The great problem solvers of the world are no smarter than anyone else. What sets them apart are the behaviors they use on the hunt for solutions. We’ve all had times when something’s broken and we can’t seem to fix it. Instead we often create complicated workarounds, or just live with the dysfunction.
Both approaches are not genuine solutions. At best, they’re compromises — and they may cause further problems down the road. But we can do better — if we just follow the same simple and effective behaviors that great problem solvers use. If you want to get better at solving a problem, learn from those who do it well.
Here are the 9 behaviors great problem-solvers use to solve hard problems with skill and panache:
1. Stop guessing. Stop taking stabs in the dark and just trying things out. After a few ineffective guesses at a hard problem, you’ll realize it’s time to try something new. But if you don’t have a way to work out a solution, chances are you’ll fall back on your old habits and the problem will go unsolved. That’s where the other eight behaviors come in. They will help you to address the problem effectively instead.
2. Smell the problem. Step away from your desk and get into the field. Use your natural senses and the tools at your disposal to assess where the failure started and the pattern it took. Don’t bury yourself in reams of data. Ask relevant questions about that specific problem. This behavior may solve some moderately difficult problems right away. For harder challenges, it’s a critical step towards a solution.
3. Embrace your ignorance. Most people try to solve problems using the knowledge they already have. But it’s what you don’t know that matters, not what you do. Great problem-solvers embrace their ignorance. Instead of trying to protect their reputation as an expert, they ask questions others might find “stupid.” The behavior shatters old assumptions you have about the problem, so you can look at it with fresh eyes.
4. Know what problem you’re solving. Often, people work on the wrong problem entirely by making some implicit assumption about what’s causing it. But if you don’t know what the problem really is, you can’t fix it. Great problem-solvers take the time to define the problem in an accurate, precise way. Instead of jumping to conclusions, they take careful measurements. They invest the time to observe it so they know exactly what’s wrong.
5. Dig into the fundamentals. Learn how the process works, including the basic science behind it. Focusing on what controls your problem enables you to limit your digging to the parts of the process and the science that are relevant. It’s much easier to focus that way than try wrapping your arms around the entire thing at once.
6. Don’t rely on experts. Too often, people delegate problem solving to outside experts. While experts are critical to understanding a complex system and its underlying functionality and science, they may not be as well positioned to solve the problem for you. The best problem-solvers always view experts as collaborators rather than saviors, and drive the search for solutions themselves.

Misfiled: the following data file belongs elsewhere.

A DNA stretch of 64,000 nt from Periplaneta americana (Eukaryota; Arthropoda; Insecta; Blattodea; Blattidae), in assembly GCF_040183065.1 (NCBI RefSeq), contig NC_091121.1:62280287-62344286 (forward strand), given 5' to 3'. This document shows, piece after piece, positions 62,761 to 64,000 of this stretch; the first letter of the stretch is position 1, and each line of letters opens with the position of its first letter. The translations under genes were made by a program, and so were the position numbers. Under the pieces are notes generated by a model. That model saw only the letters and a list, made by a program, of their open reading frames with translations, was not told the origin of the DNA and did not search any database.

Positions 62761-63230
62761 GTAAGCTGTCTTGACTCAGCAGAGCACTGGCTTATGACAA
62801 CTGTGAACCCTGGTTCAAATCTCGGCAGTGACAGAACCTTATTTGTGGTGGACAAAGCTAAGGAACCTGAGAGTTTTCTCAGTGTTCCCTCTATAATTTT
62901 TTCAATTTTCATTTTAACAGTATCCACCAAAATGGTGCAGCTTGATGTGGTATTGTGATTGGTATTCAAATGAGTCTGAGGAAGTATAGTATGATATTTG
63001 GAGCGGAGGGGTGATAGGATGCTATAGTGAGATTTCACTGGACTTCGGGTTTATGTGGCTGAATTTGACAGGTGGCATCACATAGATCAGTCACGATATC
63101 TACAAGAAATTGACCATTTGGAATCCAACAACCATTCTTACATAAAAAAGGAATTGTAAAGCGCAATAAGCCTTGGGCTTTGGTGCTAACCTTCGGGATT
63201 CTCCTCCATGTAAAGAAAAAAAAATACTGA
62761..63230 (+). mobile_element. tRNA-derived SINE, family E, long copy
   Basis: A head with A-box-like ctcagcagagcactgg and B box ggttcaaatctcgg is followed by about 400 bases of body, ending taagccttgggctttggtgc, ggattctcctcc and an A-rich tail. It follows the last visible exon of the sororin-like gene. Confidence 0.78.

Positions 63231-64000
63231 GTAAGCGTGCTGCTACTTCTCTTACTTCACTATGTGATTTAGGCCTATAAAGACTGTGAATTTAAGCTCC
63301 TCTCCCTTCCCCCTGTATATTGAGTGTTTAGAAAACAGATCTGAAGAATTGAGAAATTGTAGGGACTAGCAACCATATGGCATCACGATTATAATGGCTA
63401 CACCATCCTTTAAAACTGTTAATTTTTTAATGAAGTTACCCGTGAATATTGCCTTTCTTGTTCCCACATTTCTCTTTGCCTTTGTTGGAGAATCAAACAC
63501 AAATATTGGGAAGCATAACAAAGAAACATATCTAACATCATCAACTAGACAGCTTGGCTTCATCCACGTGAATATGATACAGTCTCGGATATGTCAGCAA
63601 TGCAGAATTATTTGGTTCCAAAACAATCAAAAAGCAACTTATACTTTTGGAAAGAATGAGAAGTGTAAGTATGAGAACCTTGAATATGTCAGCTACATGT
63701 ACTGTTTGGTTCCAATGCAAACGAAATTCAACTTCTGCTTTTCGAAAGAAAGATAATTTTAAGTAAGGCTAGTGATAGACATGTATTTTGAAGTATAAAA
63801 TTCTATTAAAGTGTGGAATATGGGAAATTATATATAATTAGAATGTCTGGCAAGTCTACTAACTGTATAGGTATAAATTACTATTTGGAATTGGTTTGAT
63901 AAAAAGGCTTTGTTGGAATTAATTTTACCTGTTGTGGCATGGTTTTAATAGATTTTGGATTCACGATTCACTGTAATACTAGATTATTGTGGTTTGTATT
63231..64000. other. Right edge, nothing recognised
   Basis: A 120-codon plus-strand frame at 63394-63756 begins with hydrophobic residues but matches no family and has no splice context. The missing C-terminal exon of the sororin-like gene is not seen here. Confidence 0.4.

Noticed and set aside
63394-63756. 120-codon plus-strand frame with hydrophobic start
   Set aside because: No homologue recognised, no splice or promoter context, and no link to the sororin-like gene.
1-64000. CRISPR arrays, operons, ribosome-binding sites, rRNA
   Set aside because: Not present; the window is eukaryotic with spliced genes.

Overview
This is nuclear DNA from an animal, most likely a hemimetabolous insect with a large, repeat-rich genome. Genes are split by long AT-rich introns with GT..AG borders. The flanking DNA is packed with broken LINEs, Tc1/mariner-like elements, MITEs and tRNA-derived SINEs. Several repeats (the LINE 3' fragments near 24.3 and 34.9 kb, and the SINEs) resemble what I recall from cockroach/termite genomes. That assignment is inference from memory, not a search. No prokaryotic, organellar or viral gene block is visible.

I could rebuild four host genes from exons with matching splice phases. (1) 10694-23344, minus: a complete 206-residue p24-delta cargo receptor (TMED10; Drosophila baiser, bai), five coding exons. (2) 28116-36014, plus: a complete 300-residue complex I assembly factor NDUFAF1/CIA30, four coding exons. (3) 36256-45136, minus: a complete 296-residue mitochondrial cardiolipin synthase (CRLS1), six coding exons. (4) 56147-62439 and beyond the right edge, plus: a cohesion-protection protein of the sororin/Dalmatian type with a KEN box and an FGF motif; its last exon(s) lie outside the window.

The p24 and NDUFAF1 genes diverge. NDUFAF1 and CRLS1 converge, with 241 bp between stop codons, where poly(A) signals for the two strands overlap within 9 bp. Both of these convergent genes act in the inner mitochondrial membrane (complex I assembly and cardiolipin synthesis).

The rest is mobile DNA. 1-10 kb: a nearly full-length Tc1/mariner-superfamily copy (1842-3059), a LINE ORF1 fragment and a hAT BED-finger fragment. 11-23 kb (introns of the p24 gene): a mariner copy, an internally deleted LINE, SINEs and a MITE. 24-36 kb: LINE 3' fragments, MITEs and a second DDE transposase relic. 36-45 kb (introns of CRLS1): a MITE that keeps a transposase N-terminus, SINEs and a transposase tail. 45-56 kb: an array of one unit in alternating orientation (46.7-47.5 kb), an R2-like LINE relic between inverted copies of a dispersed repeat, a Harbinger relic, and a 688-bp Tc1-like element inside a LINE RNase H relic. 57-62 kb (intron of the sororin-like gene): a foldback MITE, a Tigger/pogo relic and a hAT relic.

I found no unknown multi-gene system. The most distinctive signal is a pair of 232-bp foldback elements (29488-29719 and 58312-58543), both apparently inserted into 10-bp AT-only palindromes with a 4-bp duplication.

7. Believe in a simple solution. It might be comforting to believe the solution to a complex problem will be just as complex. Thinking “it’s just really complicated” makes it easier to give up before going through the necessary rigor. But great problem-solvers are tenacious. They won’t stop until they’ve gotten to the root of the problem — and that’s where the easiest, most economical solution will emerge.
8. Make fact-based decisions. Making a decision that’s based on opinion, a vote, an authority, or any other subjective system isn’t actually solving a problem. Great problem-solvers insist on using only the facts to make a decision about a problem. They also relentlessly verify what they are told, and check data streams to ensure that what they’re seeing represents reality.
9. Stay on target. When we deep-dive into a problem, we frequently seek to find as many potential causes as possible, so we can test them all. But this approach can waste time and resources. It’s also unlikely that the true root cause is among those hundreds or thousands of potential causes. Great problem-solvers measure the drivers that most immediately control the problem, and then rule out as many variables as they can. This keeps them efficiently on-track and focused.
Great problem solvers avoid guesswork, taking a structured approach that reveals how the failure happened. By applying these 9 behaviors, they get a lucid picture of the problem, and stay targeted on an effective solution. And that takes care of another problem we all have: getting better at solving problems in the first place. Whether you’re tackling a production snafu, a crisis at home or any other challenge, these are 9 behaviors that work.
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Nat Greene is the co-founder and current CEO of Stroud International, and author of Stop Guessing: The 9 Behaviors of Great Problem-Solvers. Nat has a Masters of Engineering from Oxford University and studied design, manufacturing and management at Cambridge University, in addition to executive education coursework in Harvard Business School’s Owner/President Management program.